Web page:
In honor of Pvt. Nathan R. Oakes, CSA

150 years ago, my great grandfather, Nathan Richardson Oakes, served as a private in Company D of the distinguished 32nd Mississippi Infantry Regiment in the Army of Tennessee. He participated in the great Civil War campaigns, including the battles of Perryville, Murfreesboro, Chickamauga, Atlanta, Franklin, Nashville, and Bentonville. I am writing about his engagements as well as some details about fighting for the Lost Cause. I hope to honor him and commemorate the events and individuals that contributed to making this a renowned unit in the Confederate Army of Tennessee.

Saturday, November 30, 2013

Bragg resigns

On this date in 1863, following the disastrous rout from Missionary Ridge, Braxton Bragg's resignation was formally received by President Davis, and he was relieved from command of the Army of Tennessee, now at Dalton, Georgia. He was ordered to turn over his command temporarily to Lt. Gen. William Hardee, which will take place on December 2.

In typical style, a bitter Bragg will depart the army still reproaching his subordinates for his campaign blunders. In his official report and a letter sent to President Davis on December 1, he blamed the Missionary Ridge disaster on the cowardice of some of his subordinates and on Maj. Gen. John C. Breckinridge's drunkenness. He will continue to attach his misfortune to the perceived venality and ambition of some of his generals.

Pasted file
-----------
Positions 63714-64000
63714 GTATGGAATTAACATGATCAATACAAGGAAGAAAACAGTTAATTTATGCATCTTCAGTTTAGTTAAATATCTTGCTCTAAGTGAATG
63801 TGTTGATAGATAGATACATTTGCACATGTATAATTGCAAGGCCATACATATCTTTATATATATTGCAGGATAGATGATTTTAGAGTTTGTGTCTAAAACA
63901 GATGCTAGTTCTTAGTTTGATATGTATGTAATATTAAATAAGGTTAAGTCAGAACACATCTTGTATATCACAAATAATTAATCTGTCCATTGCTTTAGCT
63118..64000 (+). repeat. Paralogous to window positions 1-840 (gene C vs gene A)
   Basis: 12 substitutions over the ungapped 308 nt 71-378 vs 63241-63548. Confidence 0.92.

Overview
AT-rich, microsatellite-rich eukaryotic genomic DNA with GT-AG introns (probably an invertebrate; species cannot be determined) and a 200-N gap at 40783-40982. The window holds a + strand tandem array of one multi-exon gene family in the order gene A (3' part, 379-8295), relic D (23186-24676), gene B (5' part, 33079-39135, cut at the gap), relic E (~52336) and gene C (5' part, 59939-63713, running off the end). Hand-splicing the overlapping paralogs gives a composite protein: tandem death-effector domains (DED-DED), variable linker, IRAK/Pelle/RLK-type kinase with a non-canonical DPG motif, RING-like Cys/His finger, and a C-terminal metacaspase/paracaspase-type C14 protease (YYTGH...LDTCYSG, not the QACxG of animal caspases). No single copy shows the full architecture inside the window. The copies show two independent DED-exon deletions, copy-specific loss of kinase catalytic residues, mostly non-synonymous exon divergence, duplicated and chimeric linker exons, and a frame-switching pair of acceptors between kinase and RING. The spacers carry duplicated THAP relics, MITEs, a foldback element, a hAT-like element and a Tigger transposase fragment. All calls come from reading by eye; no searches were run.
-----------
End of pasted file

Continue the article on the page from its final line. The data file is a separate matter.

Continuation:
Following his resignation, Bragg will continue to receive the President's loyalty and support. On December 7, Davis will publicly shift the responsibility for Missionary Ridge away from his friend. Reporting to Congress Davis said, "It is believed that if the troops who yielded to the assault had fought with the valor which they had displayed on previous occasions... the enemy would have been repulsed with very great slaughter, and our country would have escaped [this] misfortune." Certainly, this is unjust criticism of the troops who so faithfully endured long months of hardship and deprivation under the disapproving and unsolicitous general.

Not surprisingly, many in the army were delighted to see Bragg go. However, he will soon become the president's military advisor, and in that position, continue to wield power and influence over the Army of Tennessee.

Source: Mountains Touched With Fire, Wiley Sword

No comments:

Post a Comment